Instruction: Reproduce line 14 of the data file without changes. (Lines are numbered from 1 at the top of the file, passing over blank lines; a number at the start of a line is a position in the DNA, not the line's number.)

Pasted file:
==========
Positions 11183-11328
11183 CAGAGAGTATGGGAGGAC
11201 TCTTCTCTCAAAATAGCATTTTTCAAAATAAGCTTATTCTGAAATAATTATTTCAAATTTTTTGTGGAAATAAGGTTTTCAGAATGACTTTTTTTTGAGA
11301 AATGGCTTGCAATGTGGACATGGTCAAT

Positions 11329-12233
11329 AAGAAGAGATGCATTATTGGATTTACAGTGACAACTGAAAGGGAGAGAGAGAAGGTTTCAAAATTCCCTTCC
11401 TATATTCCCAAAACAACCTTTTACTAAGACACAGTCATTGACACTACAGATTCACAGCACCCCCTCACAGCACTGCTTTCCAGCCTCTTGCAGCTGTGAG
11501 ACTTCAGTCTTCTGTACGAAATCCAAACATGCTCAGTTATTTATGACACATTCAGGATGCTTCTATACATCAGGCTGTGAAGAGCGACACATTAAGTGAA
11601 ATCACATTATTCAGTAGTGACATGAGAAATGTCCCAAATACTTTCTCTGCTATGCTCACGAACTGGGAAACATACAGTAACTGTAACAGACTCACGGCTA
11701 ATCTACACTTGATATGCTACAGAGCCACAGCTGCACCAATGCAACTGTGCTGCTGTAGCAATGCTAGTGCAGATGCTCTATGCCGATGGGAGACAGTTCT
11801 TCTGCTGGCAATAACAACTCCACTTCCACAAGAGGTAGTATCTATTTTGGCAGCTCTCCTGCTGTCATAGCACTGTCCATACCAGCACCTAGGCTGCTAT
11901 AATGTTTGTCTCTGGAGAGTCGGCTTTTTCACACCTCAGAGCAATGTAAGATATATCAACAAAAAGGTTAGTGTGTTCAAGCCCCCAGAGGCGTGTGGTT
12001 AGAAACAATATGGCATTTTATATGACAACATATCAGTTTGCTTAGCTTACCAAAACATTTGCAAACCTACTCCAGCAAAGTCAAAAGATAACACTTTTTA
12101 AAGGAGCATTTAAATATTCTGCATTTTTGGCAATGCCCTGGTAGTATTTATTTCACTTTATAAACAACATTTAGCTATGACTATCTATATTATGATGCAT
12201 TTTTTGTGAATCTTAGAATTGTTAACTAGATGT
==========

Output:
12101 AAGGAGCATTTAAATATTCTGCATTTTTGGCAATGCCCTGGTAGTATTTATTTCACTTTATAAACAACATTTAGCTATGACTATCTATATTATGATGCAT